An interesting and growing phenomenon among government workers is the availability of defined contribution plans that allow employees to defer taxes on their contributions but do not provide any employer contributions. Technically, these plans are defined contribution plans, but because they do not include employer funds, the NCS distinguishes these plans from more traditional defined contribution plans. These employee-contribution-only plans are available to certain government workers based on their employment. Employers process payroll deductions and forward funds to an investment company, but these plans are often administered by the investment company independent of the employer. Often employees have a choice of many companies to administer their plan and invest their contributions. This differs from traditional defined contribution plans with employer funds, which are typically administered by the employer.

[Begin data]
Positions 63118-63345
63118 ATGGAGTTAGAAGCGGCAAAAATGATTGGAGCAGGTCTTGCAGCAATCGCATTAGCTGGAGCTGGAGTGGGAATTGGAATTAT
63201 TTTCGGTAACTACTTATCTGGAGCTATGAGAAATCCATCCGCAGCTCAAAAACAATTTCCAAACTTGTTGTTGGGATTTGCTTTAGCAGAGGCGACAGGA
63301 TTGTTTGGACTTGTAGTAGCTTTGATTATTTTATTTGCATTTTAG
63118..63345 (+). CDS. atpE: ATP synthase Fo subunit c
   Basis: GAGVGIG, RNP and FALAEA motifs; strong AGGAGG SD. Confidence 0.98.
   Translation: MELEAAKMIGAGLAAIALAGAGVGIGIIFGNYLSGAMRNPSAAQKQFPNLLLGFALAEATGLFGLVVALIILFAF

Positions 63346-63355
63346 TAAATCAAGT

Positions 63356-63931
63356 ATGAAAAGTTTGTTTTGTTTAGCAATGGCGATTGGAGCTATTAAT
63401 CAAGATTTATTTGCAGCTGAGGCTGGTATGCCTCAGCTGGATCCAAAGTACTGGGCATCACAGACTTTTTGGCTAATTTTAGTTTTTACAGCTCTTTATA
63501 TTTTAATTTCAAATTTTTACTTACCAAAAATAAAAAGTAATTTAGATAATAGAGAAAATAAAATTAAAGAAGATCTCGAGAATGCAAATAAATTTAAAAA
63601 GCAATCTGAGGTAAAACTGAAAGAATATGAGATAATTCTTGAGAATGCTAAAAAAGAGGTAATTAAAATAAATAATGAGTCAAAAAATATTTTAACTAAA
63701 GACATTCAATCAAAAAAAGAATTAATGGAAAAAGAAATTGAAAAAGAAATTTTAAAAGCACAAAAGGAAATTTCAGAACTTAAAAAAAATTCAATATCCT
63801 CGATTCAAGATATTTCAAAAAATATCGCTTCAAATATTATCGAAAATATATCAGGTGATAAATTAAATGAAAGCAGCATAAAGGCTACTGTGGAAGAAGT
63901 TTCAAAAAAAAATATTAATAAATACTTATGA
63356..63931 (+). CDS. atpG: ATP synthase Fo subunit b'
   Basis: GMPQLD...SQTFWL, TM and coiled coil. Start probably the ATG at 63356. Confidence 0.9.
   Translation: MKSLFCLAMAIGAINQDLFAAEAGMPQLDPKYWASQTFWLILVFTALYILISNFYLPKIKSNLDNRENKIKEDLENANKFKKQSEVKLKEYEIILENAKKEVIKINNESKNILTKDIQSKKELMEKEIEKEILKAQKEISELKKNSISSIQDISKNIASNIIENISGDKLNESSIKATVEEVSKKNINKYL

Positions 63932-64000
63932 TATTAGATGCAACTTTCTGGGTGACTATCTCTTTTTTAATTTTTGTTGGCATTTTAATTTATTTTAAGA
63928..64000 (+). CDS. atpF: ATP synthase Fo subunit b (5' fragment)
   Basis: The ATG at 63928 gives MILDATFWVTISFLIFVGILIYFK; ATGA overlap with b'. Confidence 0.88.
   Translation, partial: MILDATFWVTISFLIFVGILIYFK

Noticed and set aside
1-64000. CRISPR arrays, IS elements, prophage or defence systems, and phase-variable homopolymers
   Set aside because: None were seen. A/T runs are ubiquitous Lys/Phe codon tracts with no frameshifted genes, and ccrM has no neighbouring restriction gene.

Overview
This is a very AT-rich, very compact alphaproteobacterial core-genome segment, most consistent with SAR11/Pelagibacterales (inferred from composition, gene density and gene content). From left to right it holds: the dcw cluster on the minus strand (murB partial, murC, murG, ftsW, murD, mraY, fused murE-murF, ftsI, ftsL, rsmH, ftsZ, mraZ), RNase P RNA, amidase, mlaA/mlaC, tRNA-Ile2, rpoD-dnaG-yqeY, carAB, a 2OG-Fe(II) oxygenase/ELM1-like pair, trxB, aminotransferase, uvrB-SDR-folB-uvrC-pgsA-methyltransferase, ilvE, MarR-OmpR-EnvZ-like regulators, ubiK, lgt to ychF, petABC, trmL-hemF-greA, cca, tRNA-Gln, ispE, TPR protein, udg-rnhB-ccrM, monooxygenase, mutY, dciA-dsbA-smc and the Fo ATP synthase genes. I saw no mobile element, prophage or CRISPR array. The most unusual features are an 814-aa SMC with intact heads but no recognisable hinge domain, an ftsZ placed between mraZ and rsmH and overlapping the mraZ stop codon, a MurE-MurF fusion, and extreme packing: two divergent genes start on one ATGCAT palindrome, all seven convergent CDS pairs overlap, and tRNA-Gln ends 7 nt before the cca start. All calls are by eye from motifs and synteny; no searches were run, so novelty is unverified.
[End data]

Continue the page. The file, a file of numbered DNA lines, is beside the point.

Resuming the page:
BLS benefits surveys have tracked the availability of employee-contribution-only plans for many years, considering them a benefit to the employee because of the tax deferral that is only available due to the employment relationship. These plans exist in both the private and public sectors, but their availability has been low, especially in the private sector. In 2008, for example, only 17 percent of private industry workers had access to such a benefit. But this kind of benefit has become more common among government workers: in 1998, only 22 percent of full-time State and local government workers had access to such a benefit, but by 2008 that figure had climbed to 59 percent. These plans typically allow tax-deferred contributions under section 403(b) or 457 of the Internal Revenue Code, which are similar to 401(k) provisions, but are exclusively for certain government workers.7